I lost my father 7 years ago, I plan on wearing his wedding band on a ribbon around my ankle so I have a piece of him with me. I'll also play music he enjoyed. This is my way of remembering.
  • My dad passed away 3 years ago, I asked my mom to walk me down the isle and bought a locket as my something new and have place a photo of him in it. I have also asked nicely that no one mention the father daughter dance or other traditions which will make me sad. He'll be with me thats all that matters.
  • My betrothed and I have waited for more than a dozen years for the opportunity to be legally married. Many times as our parents aged, we considered having some sort of commitment ceremony that could include them. However, what we really wanted to be able to do was actually marry. Now we can. Unfortunately, in the interim, all four of our parents have died. They had marriages that lasted over 50 and 60 years. We have chosen to honor them with a short passage we found in a book about wedding vows. It was meant to be read as a tribute to living parents, present at the wedding. However we plan to read this before saying our vows, as a tribute to them even though they are not able to be present. Yes, my brother may cry, my partner's brother may cry, as each of them are standing in for our Dads. Our sisters may cry, too; there is nothing wrong with a few tears shed at a wedding. it happens all the time. We also plan to have one wedding photo of each of our sets of parents displayed somewhere to recognize the joy of their occasions that we are now also able to enjoy.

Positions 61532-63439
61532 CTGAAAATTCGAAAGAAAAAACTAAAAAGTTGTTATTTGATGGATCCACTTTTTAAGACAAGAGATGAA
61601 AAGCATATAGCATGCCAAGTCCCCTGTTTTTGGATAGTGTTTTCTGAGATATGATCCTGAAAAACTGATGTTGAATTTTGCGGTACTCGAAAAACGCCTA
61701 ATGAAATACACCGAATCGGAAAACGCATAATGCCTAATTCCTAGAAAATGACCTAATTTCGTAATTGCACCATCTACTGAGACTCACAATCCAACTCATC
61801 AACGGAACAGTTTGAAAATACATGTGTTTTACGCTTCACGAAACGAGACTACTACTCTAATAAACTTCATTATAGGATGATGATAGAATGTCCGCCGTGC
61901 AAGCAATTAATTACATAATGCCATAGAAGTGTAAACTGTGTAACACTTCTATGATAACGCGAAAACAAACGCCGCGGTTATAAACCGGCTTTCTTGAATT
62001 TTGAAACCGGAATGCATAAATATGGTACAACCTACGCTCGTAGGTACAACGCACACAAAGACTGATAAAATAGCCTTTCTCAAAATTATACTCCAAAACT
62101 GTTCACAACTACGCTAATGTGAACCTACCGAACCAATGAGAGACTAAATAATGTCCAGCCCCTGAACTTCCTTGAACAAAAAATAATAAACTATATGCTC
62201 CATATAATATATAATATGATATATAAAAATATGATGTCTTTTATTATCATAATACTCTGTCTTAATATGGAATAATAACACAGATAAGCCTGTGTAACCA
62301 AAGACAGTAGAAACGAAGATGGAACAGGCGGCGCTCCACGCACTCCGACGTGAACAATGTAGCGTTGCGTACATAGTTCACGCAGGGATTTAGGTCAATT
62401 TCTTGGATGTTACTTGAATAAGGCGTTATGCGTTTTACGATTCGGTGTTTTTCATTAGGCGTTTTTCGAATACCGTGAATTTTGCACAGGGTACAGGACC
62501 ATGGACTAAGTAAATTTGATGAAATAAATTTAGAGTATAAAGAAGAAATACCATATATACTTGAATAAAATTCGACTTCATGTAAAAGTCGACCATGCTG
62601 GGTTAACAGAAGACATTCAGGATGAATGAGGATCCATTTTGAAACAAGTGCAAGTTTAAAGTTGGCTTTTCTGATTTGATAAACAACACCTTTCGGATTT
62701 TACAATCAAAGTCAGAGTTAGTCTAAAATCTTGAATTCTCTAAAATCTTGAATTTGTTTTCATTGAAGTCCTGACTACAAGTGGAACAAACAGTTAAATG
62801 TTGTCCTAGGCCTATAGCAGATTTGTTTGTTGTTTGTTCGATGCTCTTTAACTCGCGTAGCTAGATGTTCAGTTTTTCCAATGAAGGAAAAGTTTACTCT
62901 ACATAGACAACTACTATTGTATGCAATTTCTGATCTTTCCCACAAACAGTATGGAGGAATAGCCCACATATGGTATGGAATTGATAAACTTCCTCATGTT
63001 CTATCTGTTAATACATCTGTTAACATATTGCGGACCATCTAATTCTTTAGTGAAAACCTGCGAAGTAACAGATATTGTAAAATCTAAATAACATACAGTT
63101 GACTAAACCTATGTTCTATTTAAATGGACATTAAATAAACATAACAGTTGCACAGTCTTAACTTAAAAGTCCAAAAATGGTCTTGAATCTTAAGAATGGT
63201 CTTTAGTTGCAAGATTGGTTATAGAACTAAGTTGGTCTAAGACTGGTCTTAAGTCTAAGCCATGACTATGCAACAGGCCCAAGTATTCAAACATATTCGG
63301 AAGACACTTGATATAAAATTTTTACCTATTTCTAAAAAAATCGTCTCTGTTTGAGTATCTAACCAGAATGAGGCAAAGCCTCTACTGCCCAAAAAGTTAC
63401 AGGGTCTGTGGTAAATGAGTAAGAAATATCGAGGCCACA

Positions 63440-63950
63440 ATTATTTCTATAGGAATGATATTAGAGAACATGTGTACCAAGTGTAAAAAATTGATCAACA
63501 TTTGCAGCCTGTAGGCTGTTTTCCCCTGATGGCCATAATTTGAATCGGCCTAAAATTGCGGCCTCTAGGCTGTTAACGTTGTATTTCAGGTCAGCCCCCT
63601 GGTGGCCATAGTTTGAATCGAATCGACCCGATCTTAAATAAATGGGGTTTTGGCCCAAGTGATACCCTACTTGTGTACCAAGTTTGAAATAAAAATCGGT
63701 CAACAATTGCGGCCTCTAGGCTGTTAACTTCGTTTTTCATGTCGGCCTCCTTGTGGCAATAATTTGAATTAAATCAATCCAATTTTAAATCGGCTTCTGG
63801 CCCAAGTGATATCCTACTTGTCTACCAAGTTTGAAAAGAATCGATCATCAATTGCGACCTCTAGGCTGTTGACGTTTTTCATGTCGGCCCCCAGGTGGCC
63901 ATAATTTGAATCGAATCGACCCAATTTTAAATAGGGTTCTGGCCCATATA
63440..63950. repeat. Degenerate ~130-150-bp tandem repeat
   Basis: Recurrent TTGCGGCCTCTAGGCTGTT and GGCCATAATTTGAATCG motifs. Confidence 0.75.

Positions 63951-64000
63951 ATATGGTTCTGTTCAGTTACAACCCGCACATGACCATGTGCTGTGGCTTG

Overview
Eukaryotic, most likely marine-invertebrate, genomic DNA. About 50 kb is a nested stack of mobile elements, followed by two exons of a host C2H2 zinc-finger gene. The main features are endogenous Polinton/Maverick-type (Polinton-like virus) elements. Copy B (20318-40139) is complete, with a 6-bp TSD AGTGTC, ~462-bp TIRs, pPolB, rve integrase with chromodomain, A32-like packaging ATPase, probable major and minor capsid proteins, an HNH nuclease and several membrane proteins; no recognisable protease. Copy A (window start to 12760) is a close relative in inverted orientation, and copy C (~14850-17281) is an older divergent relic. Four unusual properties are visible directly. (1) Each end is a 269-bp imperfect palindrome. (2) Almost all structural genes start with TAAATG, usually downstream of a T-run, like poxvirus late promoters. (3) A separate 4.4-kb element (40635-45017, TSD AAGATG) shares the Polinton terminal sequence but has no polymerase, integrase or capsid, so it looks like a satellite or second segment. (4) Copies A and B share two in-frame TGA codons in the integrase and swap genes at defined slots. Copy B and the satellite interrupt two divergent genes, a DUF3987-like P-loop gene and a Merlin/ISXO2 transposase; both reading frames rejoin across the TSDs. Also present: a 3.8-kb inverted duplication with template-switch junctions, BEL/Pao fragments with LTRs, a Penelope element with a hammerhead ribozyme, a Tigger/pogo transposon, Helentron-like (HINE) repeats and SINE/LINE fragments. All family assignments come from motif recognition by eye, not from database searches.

1: Before we say our vows, we want to thank our parents for all that they have done for us.

    2:We learned how to love because we were raised in loving homes.

    1: We feel secure and confident in our love because our parents allowed us to be independent. They are the wind beneath our wings.

    2: They have shown us, by example, what a happy marriage can be.

    Both together: Thanks Mom and Dad.


    Shopgrl512MDoninPrettyGirlLost
  • Nibblina said:
    Personally, I am offended by the people here that are saying what should NOT be done and calling others' opinions rude. While I do believe that a wedding should be a joyous event, I also believe that it is personal for the family. How one bride chooses to remember and honor her loved ones should be her own decision. I think the most important thing is to discuss what you plan to do with the immediate family (spouses, children, etc...) of the deceased so that they can be prepared. Also, you might want to have extra packs of tissues available, just in case. I am considering the following memorials to my father, who passed two years ago: tying his ring and a picture of him to my bouquet, placing a short note in the program to honor him, and having a memorial table with candles to light for him and other loved ones. Doing this is bittersweet, in my opinion. His death may evoke grief but the memory of his life brings me happiness. After all, if it weren't for him, I wouldn't be who I was today.